So this drawing truly does describe almost every story ever told. But it’s not the whole story, because in the stories we love the most, the hero is changed by the action – even if she ends up back in the place where she started – by the time the Hobbit returns to the village, he’s much wiser than he was when he embarked. Stories such as James Bond films, where the hero doesn’t show any potential change, tend to feel superficial. In every James Bond film, Bond enters the woods but when he returns to the village he’s totally unchanged.
A character should have a psychological journey as well as a journey of circumstance. But the psychological journey is simpler because there are only two options. Either the hero starts off like A but ends up more like B. Or the hero starts off like A, almost becomes like B, but ultimately ends up staying like A.
For instance, Bill Murray’s character in Groundhog Day has a journey of circumstance – he begins in the village of the known, in which time progresses with a steady chronology, but he finds himself in the woods of the unknown, in which he’s forced to live the same day over and over again. Getting back to the village involves him changing as a person – at the start, he’s selfish and bitter and unkind; but during the story he learns to be generous, helpful, and loving.
It’s a pretty dramatic change, but then he has a long time to make that change – according to whatculture.com, Bill Murray is stuck in Groundhog Day for 33 years, and 350 days. But even a realist short story that takes place over a few hours is likely to be a subtler version of the same formula.
Consider Raymond Carver’s short story ‘Cathedral.’ The narrator’s village is his own home where he likes to be left alone to drink beer, smoke pot, and watch TV. But his life is disrupted when from out of the unknown there comes a visitor – a blind man who is friends with his wife. The narrator is uninquisitive, narrow-minded, and unkind. During the story, he is left alone with the blind man. His objective is to avoid awkwardness and carry on as he is. To do this, he has to interact with ‘the blind man’ and involve him in what he’s doing. Some of his prejudices about blind people are disproved. In the end, he’s inspired by trying something new. He closes his eyes and holds the blind man’s hand as they draw a cathedral together. He feels close to another person. His horizons have expanded. He says, ‘It was like nothing else in my life up to now.’ With this psychological change, his journey in circumstance is resolved – like Gilgamesh, he has made peace with the thing that came from the unknown.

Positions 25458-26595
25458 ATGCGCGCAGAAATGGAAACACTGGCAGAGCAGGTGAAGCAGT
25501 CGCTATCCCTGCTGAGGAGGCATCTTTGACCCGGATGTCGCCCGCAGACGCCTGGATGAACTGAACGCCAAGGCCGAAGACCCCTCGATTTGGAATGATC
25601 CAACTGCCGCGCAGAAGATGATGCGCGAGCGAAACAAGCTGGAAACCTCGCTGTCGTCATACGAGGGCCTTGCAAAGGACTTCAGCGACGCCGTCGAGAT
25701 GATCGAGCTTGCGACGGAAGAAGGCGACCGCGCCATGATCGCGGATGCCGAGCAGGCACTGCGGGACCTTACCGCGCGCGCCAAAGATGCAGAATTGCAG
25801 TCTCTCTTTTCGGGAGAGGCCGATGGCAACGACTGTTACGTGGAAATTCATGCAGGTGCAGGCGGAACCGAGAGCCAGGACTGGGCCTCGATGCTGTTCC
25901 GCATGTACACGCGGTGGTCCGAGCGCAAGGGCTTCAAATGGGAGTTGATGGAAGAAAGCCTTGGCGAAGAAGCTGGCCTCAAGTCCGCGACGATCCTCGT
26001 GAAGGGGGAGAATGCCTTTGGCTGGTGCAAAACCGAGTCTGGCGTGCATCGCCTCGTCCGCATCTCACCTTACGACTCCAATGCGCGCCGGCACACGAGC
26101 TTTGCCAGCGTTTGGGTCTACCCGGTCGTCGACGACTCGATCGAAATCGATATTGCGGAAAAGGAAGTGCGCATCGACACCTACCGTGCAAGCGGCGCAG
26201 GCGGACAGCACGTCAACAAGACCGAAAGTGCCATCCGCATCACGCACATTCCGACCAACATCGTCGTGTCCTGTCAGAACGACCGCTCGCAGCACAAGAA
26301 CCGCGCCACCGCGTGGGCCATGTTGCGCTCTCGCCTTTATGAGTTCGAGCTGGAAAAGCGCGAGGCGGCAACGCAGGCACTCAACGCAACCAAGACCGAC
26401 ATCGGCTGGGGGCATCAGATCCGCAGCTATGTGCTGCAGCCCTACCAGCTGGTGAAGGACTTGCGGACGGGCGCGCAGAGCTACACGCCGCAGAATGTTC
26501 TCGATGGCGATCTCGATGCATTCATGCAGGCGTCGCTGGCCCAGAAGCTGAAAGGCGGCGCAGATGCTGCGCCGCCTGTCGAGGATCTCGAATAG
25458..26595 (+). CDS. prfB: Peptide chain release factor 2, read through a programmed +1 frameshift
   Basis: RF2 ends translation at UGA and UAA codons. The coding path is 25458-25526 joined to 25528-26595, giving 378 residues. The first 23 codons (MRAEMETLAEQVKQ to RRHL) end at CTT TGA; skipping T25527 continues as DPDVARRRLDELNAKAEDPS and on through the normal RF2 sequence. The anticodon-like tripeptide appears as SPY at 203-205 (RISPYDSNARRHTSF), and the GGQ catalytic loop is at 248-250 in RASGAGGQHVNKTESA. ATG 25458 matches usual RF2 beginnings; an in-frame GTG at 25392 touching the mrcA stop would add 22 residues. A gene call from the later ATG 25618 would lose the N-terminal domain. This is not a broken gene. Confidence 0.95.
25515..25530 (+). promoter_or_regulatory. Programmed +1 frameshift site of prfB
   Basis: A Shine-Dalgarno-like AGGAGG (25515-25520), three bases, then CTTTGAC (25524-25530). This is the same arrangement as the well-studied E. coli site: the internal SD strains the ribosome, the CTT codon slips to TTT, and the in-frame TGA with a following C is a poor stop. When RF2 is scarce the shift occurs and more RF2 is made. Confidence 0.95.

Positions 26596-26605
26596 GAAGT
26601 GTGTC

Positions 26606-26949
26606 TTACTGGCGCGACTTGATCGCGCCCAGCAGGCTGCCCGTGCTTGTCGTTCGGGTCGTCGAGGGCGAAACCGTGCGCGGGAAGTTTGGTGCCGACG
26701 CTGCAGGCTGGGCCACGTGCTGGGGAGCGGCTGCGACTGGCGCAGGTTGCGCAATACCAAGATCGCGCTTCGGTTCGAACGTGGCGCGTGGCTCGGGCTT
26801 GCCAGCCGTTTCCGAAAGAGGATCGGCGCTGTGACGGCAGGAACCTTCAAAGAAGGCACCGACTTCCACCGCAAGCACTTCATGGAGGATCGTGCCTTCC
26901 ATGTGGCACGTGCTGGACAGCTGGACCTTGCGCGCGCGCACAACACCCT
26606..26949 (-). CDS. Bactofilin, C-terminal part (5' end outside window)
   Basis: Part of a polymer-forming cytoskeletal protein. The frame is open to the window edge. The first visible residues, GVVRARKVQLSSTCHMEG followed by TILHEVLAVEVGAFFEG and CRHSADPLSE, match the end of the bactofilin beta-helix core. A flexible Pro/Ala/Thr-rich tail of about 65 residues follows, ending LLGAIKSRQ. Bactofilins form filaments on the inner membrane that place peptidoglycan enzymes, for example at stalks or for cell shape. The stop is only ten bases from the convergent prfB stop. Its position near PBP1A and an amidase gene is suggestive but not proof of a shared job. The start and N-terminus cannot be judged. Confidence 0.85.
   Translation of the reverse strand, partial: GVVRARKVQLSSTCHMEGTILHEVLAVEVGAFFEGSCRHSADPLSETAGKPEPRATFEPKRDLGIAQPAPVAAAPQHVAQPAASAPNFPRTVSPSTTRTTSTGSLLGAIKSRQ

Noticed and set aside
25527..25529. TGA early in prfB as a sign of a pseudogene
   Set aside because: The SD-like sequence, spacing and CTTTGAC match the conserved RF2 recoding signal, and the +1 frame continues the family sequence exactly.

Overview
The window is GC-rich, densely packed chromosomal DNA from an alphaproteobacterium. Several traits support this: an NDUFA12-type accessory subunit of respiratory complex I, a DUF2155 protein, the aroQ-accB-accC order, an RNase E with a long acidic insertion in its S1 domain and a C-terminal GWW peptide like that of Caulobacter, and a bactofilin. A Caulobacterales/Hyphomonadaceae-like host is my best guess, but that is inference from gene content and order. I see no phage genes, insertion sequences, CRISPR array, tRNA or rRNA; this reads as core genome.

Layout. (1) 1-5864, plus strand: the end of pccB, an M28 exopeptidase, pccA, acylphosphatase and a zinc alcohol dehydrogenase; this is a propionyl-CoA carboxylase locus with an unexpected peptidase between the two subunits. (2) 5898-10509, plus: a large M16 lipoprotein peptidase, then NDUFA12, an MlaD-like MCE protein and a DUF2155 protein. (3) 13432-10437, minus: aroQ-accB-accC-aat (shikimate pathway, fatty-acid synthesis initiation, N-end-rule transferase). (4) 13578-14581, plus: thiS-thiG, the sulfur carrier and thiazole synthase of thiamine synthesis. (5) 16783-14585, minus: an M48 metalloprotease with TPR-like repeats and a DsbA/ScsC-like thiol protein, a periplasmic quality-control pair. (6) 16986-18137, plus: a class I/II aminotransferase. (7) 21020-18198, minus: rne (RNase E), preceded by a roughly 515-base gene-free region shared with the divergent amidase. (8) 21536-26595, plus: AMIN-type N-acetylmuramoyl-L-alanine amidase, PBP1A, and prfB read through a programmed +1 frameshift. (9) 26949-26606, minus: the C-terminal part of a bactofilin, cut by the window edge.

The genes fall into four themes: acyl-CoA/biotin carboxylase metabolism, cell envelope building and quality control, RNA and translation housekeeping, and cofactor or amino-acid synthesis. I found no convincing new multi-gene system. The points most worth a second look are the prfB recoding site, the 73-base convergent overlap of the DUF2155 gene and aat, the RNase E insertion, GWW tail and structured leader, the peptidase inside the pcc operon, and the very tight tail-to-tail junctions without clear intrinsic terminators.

Below you’ll find a link to a worksheet that will help you reflect on your story and determine what the key transitions and journeys are. Thanks for watching, and good luck with your writing.
The thumbnail for this video uses an image by Cornelia Kopp, AKA Alice Popkorn. It is covered by a Creative Commons license and you can find more of her work here: http://alicepopkorn.wix.com/alicepopkorn-